In Massachusetts, Chariot for Women is promising to launch a service featuring female drivers picking up only women and children. Drivers will even have to say a “safe word” before a ride starts.
Michael Pelletz, a former Uber driver, said he started the company with his wife, Kelly, in response to instances of drivers for ride-hailing services charged with harming female passengers. Pelletz believes his business plan is legal, and he’s prepared to make his case in court, if it comes to that.
“We believe that giving women and their loved ones peace of mind is not only a public policy imperative, but serves an essential social interest,” Pelletz said. “Our service is intended to protect these fundamental liberties.”
In New York City, the owners of SheRides are also promising a reboot this summer.
Fernando Mateo, who co-founded the company with his wife, Stella, said the company put the brakes on its planned launch in 2014 after spending “tens of thousands” on legal fees as activists and male drivers threatened to sue. The company settled one challenge, he said.
“We were accused of all sorts of things,” Mateo said. “So we went back to the drawing board.”
When the company re-launches as SheHails, men will be permitted as drivers and passengers. It will be left to female drivers to accept male passengers, and for female passengers to accept rides from male drivers.
While taxis driven by and for women are common in Dubai and India, such businesses would likely run afoul of anti-discrimination laws in the U.S., industry and legal experts said.
Major ride-hailing companies Uber and Lyft don’t give users the option of requesting a driver based on gender. The Taxicab, Limousine & Paratransit Association, a trade group, says companies vary on whether women may request a female taxi driver.
“The safety issue is a really big deal,” said Rosabeth Moss Kanter, a professor at the Harvard Business School. “But you just can’t discriminate. You can’t turn people away.”
On the employment side, the federal Civil Rights Act bans gender-based hiring except when deemed essential.
Courts have interpreted that “bona fide occupational qualification” clause very narrowly, said Elizabeth Brown, a business law professor at Bentley University in Waltham, Massachusetts.
For example, prisons have been permitted to hire female guards in select situations, but the airline industry was famously ordered to end the practice of hiring only women as flight attendants in a 1971 U.S. Supreme Court ruling.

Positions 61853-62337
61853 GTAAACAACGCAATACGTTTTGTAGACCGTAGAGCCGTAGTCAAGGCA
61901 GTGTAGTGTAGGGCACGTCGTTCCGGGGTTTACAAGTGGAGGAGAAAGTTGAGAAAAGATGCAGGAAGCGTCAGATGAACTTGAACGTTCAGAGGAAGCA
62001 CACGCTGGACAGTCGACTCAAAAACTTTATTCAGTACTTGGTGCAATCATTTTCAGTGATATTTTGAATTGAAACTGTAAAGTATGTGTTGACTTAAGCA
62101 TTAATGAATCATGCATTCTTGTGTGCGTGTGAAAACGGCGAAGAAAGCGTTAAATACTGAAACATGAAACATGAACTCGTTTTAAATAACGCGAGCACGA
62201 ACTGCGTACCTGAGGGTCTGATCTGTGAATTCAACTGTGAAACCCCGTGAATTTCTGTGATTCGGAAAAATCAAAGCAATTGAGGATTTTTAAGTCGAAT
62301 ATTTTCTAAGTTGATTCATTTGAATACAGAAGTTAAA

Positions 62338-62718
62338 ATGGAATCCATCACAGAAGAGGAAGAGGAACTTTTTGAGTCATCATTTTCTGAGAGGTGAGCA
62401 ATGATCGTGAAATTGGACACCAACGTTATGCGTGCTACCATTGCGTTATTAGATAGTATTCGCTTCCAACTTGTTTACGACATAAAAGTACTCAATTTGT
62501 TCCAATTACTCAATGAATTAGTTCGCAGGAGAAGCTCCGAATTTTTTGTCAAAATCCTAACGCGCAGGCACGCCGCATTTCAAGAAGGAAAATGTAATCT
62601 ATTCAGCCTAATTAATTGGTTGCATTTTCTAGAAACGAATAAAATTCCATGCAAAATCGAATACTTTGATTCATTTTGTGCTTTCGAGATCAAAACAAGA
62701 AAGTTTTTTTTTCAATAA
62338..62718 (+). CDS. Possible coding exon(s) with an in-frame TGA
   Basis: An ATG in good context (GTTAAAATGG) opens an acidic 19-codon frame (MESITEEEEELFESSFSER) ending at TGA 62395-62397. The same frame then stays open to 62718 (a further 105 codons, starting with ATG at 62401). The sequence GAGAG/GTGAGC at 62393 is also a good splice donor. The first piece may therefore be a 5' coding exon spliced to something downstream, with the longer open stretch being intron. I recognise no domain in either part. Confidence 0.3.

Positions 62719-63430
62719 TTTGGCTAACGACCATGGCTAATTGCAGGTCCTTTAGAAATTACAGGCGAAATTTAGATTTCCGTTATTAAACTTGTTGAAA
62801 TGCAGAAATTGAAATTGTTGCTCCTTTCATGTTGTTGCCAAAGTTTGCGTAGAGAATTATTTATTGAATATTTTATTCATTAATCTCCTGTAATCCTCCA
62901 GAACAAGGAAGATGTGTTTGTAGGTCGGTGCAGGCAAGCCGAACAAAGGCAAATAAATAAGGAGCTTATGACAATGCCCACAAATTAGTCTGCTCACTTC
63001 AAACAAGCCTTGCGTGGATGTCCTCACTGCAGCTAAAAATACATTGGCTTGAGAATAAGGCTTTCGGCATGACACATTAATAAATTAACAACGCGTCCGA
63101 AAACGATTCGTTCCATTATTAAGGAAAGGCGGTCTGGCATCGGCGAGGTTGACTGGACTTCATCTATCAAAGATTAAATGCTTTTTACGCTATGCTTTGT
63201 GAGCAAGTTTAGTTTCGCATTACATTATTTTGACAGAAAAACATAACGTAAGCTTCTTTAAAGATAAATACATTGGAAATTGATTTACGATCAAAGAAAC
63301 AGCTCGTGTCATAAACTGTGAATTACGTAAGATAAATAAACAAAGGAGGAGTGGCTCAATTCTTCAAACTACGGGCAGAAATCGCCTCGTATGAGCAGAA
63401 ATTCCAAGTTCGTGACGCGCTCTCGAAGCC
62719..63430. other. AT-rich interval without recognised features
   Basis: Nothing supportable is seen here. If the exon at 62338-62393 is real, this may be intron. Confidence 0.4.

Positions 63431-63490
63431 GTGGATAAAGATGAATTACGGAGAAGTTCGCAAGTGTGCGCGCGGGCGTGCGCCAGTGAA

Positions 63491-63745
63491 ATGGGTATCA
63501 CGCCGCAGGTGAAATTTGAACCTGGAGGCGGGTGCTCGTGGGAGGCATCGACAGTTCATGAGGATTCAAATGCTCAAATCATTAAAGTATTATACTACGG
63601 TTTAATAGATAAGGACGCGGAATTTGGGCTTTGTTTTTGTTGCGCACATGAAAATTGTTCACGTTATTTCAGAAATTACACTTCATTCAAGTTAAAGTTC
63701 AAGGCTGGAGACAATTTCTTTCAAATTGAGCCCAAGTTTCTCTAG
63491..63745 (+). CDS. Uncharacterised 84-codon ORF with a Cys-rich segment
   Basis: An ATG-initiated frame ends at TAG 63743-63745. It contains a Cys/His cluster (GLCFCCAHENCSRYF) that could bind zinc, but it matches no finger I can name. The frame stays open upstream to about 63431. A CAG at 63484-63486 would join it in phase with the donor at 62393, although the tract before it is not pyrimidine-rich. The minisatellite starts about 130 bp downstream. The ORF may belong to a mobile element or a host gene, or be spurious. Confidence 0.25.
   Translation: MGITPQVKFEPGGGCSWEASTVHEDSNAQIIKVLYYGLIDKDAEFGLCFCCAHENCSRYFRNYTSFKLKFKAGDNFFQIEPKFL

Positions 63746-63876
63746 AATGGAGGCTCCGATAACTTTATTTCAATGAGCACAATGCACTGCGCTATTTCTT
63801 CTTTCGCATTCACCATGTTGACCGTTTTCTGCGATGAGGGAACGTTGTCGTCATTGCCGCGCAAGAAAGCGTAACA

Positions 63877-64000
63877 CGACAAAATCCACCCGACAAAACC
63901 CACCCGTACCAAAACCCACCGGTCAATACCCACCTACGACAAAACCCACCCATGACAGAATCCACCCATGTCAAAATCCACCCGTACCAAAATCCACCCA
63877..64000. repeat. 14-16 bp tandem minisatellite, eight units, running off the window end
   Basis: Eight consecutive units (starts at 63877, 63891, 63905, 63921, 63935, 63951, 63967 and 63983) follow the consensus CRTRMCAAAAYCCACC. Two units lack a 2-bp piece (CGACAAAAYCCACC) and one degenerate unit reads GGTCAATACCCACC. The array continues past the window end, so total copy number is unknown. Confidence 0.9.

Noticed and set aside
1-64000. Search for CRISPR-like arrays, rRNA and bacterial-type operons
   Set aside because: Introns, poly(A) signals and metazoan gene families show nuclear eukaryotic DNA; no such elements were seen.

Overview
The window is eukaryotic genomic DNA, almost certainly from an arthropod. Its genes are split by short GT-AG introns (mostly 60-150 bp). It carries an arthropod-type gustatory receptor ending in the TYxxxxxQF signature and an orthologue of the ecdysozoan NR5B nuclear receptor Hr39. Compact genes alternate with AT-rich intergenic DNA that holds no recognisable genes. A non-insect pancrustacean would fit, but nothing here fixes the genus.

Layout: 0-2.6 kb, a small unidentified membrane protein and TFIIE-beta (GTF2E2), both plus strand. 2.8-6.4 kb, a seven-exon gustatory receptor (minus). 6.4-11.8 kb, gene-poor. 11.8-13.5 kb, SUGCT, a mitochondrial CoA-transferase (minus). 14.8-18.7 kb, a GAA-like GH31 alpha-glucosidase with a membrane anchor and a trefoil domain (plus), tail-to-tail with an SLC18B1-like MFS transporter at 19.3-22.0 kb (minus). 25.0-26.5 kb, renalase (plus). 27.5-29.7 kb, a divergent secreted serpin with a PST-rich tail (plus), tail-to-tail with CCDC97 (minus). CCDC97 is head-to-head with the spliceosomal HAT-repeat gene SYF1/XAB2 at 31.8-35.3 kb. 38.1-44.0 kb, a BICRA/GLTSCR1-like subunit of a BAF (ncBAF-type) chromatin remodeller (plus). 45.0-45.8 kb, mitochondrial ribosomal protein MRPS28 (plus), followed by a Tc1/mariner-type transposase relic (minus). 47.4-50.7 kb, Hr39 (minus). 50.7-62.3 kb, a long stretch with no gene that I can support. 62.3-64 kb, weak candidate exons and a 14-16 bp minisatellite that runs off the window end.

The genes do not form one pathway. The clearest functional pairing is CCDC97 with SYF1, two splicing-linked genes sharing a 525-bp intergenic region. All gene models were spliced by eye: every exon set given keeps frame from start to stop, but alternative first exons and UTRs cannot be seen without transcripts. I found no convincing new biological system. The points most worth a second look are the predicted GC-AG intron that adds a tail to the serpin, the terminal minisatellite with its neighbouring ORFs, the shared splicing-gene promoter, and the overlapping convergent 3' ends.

Whether the 1964 civil rights law applies is also an open question. The U.S. Equal Employment Opportunity Commission, which enforces the law, declined to comment on the legality of women-only ride-hailing services.
But spokeswoman Justine Lisser noted employers whose workers are independent contractors, as is the case with Mateo and Pelletz’s companies, are generally outside the agency’s purview.
On the consumer side, Massachusetts and many other states have anti-gender discrimination laws governing “public accommodations” like transportation services.
But those too, have exceptions. In Massachusetts, for example, women’s-only gyms won a special legislative carve-out in 1998.
Michelle Sicard, a Granby, Massachusetts, resident who recently signed up as a Chariot for Women driver, said she isn’t concerned about the legal debate.
“I don’t think it’s discriminating against anyone. It’s another way to make women feel safe,” said the 33-year-old postal worker. “I just think people overthink things.”
But Harry Campbell, an Uber and Lyft driver in Los Angeles who runs a blog and podcast about ridesharing, fears the idea could be a “slippery slope” to other forms of discrimination.
Stronger background checks on drivers and regular monitoring of current ones might be a better approach, he suggested.
“There are likely passengers who would feel more comfortable with drivers who are the same race or same ethnicity, so where do we draw the line?” Campbell said.
Female ride-hailing users in the Boston area interviewed by The Associated Press had mixed feelings.
Carolina Quintanilla, a 22-year-old from Boston, said she’d consider using the service at night. But even then, she said, there’s no guarantee of safety.
“There are crazy women out there, too,” Quintanilla said. “You never really know nobody’s intentions. You have to trust your instincts.”